Digital storytelling is thriving because our smartphones, social media accounts, email listservs, blogs, and websites have become extensions of ourselves. With the millions of users and the variety of multimedia channels, the amount of posts and information we recieve daily is unfathomable. Instantaneous scrolling, liking, favoriting, and sharing has become a second nature. Resulting in the shortest attention span any generation has seen yet.

This is why the perfect digital story, on the perfect digital platform, is more important than it has ever been.

People connect with people, not with a brand name or a product type. Speaking through human experiences produces great stories that resonate with people, which then makes your content relevant. This powerful communication tool cuts out the long clutter of information that bores people, and speaks a message without a complicated explanation.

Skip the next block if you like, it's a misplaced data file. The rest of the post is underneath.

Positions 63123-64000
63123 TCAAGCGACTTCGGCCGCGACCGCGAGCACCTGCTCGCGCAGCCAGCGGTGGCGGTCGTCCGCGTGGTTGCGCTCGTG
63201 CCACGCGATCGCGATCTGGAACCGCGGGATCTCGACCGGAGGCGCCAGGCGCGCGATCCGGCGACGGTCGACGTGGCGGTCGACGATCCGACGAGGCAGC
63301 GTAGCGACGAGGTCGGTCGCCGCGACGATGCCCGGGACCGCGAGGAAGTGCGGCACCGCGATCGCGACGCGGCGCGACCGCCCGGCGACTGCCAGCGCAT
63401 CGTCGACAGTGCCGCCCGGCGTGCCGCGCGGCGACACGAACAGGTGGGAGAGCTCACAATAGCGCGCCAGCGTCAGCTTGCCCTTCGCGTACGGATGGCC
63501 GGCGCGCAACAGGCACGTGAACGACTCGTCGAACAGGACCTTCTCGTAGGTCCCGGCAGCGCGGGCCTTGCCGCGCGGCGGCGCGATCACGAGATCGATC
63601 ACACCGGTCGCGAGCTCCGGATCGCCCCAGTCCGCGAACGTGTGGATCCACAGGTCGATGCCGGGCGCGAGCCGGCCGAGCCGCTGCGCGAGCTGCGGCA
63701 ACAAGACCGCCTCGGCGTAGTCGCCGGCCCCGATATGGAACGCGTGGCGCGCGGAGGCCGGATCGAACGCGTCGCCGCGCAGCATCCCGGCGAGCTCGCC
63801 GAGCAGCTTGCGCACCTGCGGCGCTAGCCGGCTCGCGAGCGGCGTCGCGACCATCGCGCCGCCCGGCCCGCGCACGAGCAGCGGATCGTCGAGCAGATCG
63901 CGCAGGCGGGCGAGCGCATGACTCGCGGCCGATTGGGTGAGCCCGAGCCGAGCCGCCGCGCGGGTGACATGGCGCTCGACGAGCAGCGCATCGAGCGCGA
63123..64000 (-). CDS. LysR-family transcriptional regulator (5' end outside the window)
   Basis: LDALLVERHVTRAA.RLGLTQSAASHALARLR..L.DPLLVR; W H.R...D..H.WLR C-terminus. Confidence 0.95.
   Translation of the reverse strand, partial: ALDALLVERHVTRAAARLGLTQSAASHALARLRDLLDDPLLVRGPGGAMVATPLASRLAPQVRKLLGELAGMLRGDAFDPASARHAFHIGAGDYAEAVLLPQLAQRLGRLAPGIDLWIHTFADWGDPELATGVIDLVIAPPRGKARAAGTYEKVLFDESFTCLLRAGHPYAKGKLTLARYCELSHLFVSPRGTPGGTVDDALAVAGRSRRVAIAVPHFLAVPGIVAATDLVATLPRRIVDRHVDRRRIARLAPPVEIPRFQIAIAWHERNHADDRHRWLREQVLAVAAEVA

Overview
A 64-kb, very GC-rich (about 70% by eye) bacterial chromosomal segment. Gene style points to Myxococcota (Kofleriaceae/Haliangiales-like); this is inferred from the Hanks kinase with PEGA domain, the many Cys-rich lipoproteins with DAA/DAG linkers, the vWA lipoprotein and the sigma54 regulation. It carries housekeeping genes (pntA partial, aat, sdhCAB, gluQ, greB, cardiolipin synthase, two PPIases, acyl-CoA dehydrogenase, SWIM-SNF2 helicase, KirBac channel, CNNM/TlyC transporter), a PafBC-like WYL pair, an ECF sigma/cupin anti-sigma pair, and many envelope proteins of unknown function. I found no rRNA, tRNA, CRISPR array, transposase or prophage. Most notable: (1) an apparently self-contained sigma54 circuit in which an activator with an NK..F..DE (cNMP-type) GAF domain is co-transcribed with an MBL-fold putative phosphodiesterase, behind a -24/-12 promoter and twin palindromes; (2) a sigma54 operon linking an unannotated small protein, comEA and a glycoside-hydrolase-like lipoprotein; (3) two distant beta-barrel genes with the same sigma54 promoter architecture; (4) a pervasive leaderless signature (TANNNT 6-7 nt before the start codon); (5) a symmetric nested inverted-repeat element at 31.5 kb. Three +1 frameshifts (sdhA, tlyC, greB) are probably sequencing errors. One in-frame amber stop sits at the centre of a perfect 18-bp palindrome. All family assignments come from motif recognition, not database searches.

Great visual content doesn’t interrupt people from the subjects they are interested in, it becomes what they are interested in.

So what makes great visual content in digital storytelling?

Simple Elements

When telling a story through video or photo, we must remember that if tons of stuff is going on in the photo, it will confuse its viewers. Simple elements can speak multitudes.

The “Find Your Greatness” campaign launched by Nike wasn’t looking to just inspire record breaking athletes, because honestly, how many of those do we know out there? But they wanted to reach the everyday person, the people like you and me that enjoy wearing Nikes. They wanted to personally inspire their customers and give them that that little daily motivational reminder that yes we can all achieve our own personal moments of greatness, and that Nike is just there to help.

The photo tells the message it is trying to convey so easily. This dedicated young boy, who is not particularly in record athlete breaking shape, is shot running(and struggling)in the early hours of the morning. “Find Your Greatness” is simple and clean, paralleling the crisp and sharp famous Nike swoosh. Nothing is complicated about this picture, and it tells a great story.